Minari ★★★★★

In 2019, two totally separate entities dominated the culture of cinema: South Korea (thanks entirely to Bong Joon-ho) and A24 (thanks to, among others, Robert Eggers and the Safdie brothers). The next year, these two titans of film-lover fandom joined forces Voltron-style to bring us Lee Isaac Chung's Minari. I can't quite decide if I like this better than Nomadland yet, but it's a pretty damn tight race for the crown.

Like Nomadland, Minari takes a critical look at hardships facing common folk in America who simply yearn for a sense of deep-seated fulfillment. And like Nomadland, Minari opts to observe these trials and tribulations through a decidedly non-defeatist vantage point. The obstacles are very much present, and Lee never lets you forget it, but there's a warmth and sensitivity to the presentation of it all that always makes you feel like things might possibly work out.

Emile Mosseri's score is nothing short of miraculous, on the same level as Soul, blissfully carrying you with each note like you're on Cloud 9. It's the kind of score that I can already tell I'll be listening to nonstop this year, fitting awkwardly into my 2021 Spotify Wrapped alongside Daft Punk, Big K.R.I.T. and Madlib. Lachlan Milne's cinematography makes potent use of natural lighting and wide angles that capture the vastness of the problematic plot of land upon which this family has rested so much of their livelihood. It really sells the idea of capturing beauty in simplicity, which is Minari's greatest achievement.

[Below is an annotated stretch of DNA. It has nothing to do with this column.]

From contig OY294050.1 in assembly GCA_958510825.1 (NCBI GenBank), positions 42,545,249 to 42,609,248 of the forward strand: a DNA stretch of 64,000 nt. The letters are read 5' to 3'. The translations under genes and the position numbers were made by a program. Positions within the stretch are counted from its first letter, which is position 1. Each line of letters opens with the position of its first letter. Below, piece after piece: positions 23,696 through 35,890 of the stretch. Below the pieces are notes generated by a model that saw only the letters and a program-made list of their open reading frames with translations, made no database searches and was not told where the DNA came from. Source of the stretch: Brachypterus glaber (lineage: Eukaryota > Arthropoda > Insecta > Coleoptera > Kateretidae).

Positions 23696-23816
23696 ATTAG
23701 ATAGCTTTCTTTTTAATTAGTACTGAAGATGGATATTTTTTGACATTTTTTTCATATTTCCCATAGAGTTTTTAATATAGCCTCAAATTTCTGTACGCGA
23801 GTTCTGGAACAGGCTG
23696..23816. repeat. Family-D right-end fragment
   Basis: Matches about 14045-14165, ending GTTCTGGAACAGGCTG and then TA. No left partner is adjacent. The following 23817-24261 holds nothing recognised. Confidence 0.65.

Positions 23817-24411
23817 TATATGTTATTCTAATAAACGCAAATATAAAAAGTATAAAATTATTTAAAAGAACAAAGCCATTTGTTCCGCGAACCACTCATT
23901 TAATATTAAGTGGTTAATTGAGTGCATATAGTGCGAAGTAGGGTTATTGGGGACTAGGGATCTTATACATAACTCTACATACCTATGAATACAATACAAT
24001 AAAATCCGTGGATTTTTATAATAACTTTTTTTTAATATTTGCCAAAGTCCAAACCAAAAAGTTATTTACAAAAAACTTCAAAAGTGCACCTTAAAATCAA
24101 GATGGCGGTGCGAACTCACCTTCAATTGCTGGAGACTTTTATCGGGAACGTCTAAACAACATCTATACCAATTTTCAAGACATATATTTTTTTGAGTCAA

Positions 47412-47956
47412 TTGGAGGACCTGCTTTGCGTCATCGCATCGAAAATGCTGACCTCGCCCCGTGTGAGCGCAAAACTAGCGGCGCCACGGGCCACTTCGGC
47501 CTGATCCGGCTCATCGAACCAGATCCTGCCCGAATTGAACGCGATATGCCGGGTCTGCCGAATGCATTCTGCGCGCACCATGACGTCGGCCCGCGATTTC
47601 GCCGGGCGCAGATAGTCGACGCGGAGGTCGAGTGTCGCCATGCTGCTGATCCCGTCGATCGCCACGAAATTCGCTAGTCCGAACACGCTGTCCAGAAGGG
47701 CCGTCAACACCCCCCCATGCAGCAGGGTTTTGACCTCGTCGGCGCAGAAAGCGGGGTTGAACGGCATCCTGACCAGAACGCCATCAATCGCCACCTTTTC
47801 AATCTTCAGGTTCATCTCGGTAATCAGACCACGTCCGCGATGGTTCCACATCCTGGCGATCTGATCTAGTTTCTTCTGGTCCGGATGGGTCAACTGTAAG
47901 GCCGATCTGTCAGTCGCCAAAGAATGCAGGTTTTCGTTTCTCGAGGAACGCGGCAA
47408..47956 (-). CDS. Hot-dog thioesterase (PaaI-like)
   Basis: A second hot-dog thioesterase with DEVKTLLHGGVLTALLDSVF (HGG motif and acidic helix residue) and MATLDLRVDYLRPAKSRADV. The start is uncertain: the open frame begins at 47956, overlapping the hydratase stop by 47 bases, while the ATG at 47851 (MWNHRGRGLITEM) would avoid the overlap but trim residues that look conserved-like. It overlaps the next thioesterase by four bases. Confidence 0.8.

What truly strengthens Minari, though, is the absolutely adorable family at its centre. Everyone involved in this film, both onscreen and off, deserves Oscar recognition. Steven Yeun is as reservedly poignant as ever. Almost every scene is like that one yawn in Burning that transformed him from "that Asian guy in the zombie show I don't watch" to "that Asian guy who needs to be in every damn thing!" He seems to be sharing the bulk of the awards consideration he deserved for Burning with Youn Yuh-jung, who is just as show-stopping as the foulmouthed but golden-hearted granny. Alongside the quiet frustration, curiosity and rigidity of Han Ye-ri, Alan Kim and Noel Kate Cho, this family unit becomes the easiest group imaginable to want to root for. It's a family whose strengths lie together, while constantly on the verge of ripping themselves apart.

[This really is a gorgeous piece of filmmaking from every perspective, so whatever sort of management switch up at A24 caused their post-Lady Bird Oscar campaigns to be complete horseshit, can we maybe improve upon that within the next few weeks? Thanks!]

2020 Ranked.

A24 Ranked.

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